The COVID-19 crisis has affected nearly all aspects of American life and elections are no different. The pandemic represents unique challenges for states and localities during an election year. Many states across the nation were forced to delay their primaries and a potential resurgence — a second wave — of COVID-19 may return just in time for the general election.
Trying to balance the health and safety of the public while also ensuring the functioning of the democratic process is no small task. To help address this challenge, Congress recently allocated $400 million dollars from the CARES Act to states to help cover the anticipated costs of holding an election in the midst of a global pandemic.
Nearly every state and territory specifically asked for funding to cover personal protective equipment (PPE) and sanitation materials. Niskanen reviewed all request letters from states and territories and created a taxonomy of requests that sheds light on what states expect their deficiencies will be and how the federal government can assist.
As CNN reported last month, procuring PPE remains a top issue for states as they reopen, and ensuring polling locations are appropriately supplied in November remains a huge issue. The federal government should provide funding to states to protect against fraudulent manufacturers and unstable supply chains.
While voting-by-mail has dominated the public election security discussion, driven by the president’s tweets, there is remarkable consistency from states and localities about broader protection for the 2020 elections. Election officials across the country from both parties continue to express concern about procuring PPE to ensure safer in-person voting.
States have also made repeated requests for mailing, ballot, and postage supplies. While the issue of election integrity and absentee balloting has become politicized, on the ground there is significantly more agreement about how to oversee a pandemic election, as GOP officeholders in at least 16 states are encouraging absentee voting.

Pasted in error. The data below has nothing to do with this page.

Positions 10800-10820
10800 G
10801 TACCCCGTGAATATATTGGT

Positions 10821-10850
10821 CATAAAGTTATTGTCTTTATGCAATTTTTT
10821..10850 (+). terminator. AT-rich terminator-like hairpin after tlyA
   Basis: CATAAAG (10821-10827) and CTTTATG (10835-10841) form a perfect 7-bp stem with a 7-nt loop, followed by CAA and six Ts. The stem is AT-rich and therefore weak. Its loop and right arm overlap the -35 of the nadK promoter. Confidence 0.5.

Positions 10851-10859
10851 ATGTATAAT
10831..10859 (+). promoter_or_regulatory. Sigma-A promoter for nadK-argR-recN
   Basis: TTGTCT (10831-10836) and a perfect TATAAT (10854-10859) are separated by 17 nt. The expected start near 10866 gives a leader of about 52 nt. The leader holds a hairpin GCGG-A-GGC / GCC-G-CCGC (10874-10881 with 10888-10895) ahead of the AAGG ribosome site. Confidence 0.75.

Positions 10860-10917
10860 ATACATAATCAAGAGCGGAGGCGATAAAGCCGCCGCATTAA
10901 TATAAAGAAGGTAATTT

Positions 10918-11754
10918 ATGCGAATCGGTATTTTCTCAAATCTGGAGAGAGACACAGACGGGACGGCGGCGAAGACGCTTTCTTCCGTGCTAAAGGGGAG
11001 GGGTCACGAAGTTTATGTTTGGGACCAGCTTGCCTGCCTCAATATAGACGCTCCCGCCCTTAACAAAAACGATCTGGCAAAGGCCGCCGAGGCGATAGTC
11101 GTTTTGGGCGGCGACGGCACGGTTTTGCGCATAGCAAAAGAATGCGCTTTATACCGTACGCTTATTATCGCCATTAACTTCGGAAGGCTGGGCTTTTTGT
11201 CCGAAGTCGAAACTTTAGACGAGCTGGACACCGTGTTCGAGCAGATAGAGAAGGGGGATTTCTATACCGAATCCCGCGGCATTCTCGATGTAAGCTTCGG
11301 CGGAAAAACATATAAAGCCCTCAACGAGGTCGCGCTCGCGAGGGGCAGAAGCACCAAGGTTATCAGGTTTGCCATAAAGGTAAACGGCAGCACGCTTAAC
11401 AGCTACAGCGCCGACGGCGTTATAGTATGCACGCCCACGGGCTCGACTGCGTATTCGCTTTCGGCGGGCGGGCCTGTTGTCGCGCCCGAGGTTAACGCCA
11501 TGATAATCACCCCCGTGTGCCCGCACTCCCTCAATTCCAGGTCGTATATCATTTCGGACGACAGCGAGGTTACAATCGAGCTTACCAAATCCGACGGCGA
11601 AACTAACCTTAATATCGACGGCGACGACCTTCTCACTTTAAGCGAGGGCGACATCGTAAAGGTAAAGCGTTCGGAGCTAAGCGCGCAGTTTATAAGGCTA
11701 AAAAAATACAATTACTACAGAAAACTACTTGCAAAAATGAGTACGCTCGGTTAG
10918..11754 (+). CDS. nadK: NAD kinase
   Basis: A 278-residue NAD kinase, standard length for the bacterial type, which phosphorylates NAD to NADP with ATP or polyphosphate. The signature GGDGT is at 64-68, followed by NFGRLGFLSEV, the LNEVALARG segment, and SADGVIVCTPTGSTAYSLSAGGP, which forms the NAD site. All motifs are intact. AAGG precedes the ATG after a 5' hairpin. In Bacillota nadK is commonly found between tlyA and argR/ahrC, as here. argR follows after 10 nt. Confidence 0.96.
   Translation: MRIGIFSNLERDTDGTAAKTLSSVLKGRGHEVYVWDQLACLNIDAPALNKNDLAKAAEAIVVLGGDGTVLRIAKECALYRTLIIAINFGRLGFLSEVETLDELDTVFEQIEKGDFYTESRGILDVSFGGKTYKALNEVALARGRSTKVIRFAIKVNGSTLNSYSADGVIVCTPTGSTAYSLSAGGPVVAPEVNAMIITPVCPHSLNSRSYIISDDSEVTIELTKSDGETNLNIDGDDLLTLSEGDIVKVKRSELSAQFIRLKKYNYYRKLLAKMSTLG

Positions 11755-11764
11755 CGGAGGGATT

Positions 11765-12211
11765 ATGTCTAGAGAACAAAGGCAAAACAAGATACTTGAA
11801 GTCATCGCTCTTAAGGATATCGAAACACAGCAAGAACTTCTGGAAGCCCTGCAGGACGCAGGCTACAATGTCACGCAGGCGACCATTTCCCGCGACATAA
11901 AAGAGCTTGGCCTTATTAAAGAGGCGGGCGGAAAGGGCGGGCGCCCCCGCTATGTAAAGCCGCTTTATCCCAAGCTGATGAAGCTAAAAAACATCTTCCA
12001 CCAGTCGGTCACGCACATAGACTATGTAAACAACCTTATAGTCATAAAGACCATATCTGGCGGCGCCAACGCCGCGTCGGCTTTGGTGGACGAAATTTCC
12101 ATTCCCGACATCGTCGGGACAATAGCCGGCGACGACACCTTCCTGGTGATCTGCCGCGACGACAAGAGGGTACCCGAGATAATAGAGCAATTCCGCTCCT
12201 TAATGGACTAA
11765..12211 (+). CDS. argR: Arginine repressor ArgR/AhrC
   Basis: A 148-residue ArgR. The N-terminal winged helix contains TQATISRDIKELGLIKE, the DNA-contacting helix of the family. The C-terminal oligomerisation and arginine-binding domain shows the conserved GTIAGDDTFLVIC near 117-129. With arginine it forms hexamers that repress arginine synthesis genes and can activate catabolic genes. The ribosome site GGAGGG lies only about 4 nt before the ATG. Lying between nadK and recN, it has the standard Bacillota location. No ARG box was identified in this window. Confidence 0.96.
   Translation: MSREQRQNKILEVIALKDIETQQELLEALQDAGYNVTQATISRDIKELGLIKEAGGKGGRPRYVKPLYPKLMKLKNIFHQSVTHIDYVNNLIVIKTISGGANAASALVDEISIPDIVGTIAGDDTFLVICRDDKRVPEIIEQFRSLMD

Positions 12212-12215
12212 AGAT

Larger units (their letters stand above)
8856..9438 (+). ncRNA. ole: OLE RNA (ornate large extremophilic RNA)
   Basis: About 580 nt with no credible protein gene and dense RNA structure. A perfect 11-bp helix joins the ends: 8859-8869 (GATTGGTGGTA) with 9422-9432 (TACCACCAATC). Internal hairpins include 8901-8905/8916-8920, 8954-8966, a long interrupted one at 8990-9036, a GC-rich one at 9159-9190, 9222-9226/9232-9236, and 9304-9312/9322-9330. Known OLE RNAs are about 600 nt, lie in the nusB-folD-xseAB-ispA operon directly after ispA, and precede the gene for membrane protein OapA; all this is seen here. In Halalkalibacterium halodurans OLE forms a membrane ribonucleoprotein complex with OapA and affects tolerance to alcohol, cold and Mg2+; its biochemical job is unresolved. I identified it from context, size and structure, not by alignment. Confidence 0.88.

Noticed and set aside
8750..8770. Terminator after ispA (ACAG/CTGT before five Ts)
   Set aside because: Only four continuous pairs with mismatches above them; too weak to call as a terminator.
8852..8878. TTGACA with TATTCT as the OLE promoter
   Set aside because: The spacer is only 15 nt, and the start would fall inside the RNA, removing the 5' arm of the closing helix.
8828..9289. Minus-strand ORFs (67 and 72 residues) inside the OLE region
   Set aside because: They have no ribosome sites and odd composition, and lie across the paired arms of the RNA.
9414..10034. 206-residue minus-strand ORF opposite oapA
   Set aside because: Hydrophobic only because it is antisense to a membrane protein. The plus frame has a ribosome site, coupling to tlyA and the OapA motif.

States also asked for funds to help pay for more poll workers on Election Day, as well as advertising and educational materials so that voters are informed of how they can vote while remaining safe. Many states also want to purchase additional equipment, including voting machines, as well as scanners and tabulators for ballots.
In total, 56 grants were distributed to states and territories. The average grant size was $7.1 million.
As our colleague Kristie De Peña has noted, “As a nation, we have managed to hold general elections during the Civil War, World War I, the Spanish flu epidemic, WWII, and most recently, when Hurricane Sandy disrupted the 2012 elections. To date, no presidential election has ever been suspended, postponed, or delayed in U.S. history.” While a pandemic that killed over 105,000 Americans will surely challenge that record, adequate congressional funding can ensure that most problems the states have identified are mitigated.
Despite the $400 million contribution from Congress, it is clear that states and localities need additional financial support to ensure that voters are as safe and healthy as possible while participating in the democratic process. With primaries for many states approaching and state coffers bare considering the COVID-19 related economic crisis, more funding is needed and will be hard to come by if not from the federal government.
Ensuring healthy voting and safe elections is not a partisan issue. As a part of the next stimulus bill, Congress should again look to provide more funding to the states to address these pressing issues.
For more information about the CARES Act funds, please see the Election Assistance Commission website: https://www.eac.gov/payments-and-grants/2020-cares-act-grants.
Note: Ricky Schneider, research intern for Niskanen’s immigration department, co-authored this commentary.
Photo Credit: Jessica Whittle Photography